Welcome to Wayward Watching, a column on the seen and unseen in film.
Allow me to set the scene. A sprawling chain bookstore, occupying one corner of an iconic traffic intersection in Bombay. Two men in security uniforms at the door. Red couches on the giant display windows. Ten years ago, if a camera—perchance perched on the terrace of a ritzy apartment in neighbouring Cumballa Hill, or the Zoroastrian Tower of Silence across the street—had zoomed into one of those couches on consecutive afternoons, it would have inevitably framed the same lanky college kid in shorts, with a load of magazines and hardbacks on his lap, reading until the men at the door had changed out of their uniforms and started rolling the shutters down at nine.
If I didn’t answer their texts, my friends knew where to find me. They’d scan the display windows from the pavement and tap on the glass. “Haven’t you finished reading every page here?” One classmate would often exclaim aloud, wanting to embarrass me inside the store. He’d rather have me ride pillion on his motorcycle, two boys swishing around helmetless in the city traffic for hours. I certainly wished I had finished reading more: the Library of America tomes of John Updike’s early fiction and Susan Sontag’s essays, unaffordable in Indian rupees; Richard Ellmann’s never-ending biography of James Joyce; the shelf that stacked every novel longlisted for the Booker Prize in the past five years; and in the hour before closing time, short stories in the latest New Yorker and Harper’s, which I still consequently think of as not short enough. The store manager, to his credit, never made feel like an interloper. He must have noticed that I only ever queued up at the counter during a sale, or sometimes after the music agent I assisted part time paid me in cash every few weeks. And yet the employees left my couch alone each time they fell short of chairs during readings. Across my thousand or so visits over five years, the single occasion the manager—one of those burly, work-obsessed men who only ever wear Oxford shirts and ties—acknowledged my presence in the shop was when he thrust into my hands a book by Martin Amis.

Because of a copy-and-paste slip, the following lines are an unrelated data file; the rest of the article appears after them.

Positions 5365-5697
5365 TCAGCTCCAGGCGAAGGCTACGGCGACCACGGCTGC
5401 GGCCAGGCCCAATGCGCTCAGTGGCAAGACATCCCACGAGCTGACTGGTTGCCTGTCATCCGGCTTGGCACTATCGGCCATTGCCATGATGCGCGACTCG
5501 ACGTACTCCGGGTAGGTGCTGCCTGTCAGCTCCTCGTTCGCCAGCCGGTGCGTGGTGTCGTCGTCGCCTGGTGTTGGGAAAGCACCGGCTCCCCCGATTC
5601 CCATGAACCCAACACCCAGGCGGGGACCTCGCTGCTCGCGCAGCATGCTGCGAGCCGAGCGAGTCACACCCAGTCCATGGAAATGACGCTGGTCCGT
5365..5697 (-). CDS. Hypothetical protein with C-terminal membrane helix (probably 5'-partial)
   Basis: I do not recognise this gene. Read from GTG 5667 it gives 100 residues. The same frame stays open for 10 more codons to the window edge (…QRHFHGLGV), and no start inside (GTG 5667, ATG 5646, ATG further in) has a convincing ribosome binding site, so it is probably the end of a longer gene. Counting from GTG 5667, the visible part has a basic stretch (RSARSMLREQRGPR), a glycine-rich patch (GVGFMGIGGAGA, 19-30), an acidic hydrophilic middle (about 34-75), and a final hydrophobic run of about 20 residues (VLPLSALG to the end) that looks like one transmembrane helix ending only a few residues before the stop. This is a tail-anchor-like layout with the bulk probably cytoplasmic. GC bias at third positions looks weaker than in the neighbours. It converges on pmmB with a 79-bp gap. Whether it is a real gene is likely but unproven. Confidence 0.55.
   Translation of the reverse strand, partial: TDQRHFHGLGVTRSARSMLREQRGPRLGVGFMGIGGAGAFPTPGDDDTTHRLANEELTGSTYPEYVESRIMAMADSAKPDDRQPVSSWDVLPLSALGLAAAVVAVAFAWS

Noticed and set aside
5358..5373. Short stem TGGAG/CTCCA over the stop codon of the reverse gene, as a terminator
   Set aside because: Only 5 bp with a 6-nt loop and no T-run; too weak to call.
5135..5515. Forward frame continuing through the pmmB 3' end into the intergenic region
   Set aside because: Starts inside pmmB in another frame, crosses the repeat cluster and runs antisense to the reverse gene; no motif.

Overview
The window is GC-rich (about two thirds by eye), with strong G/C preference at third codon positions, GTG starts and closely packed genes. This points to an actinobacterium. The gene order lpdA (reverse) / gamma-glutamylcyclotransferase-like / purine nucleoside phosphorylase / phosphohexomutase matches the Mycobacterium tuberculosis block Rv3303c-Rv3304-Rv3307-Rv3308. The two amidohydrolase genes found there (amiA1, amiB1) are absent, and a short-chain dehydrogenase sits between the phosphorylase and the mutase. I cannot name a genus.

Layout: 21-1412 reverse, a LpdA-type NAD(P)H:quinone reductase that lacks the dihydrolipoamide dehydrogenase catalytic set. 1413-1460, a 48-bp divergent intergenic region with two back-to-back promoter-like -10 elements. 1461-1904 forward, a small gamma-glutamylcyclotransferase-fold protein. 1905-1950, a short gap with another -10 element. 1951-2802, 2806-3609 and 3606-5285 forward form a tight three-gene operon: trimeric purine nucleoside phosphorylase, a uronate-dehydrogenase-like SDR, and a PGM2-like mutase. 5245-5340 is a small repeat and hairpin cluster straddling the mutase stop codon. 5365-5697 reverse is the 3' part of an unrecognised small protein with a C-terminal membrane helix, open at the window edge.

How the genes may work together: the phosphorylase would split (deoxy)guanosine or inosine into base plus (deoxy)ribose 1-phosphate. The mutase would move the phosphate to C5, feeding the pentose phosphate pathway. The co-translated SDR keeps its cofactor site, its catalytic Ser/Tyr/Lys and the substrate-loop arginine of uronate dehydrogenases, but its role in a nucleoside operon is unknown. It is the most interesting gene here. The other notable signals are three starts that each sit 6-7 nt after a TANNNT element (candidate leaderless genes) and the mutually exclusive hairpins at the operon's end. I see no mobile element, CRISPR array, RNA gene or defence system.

I remember I was trying to pacify my motorcyclist friend who had just asked an employee why he couldn’t find a copy of The Hangover in the DVD section. The employee didn’t reply, and my friend was affronted enough to demand that we leave at once. Moments later, the manager approached our couch with a copy of The War Against Cliché, Amis’s 2001 collection of essays, and opened it up to a piece on movie adaptations of Jane Austen’s novels. “Read this,” he gave me an imploring look, and then disappeared before my friend could ask him about The Hangover again. Later, reading the piece, I noticed that Amis began with an account of watching Four Weddings and a Funeral inside a London theatre with Salman Rushdie: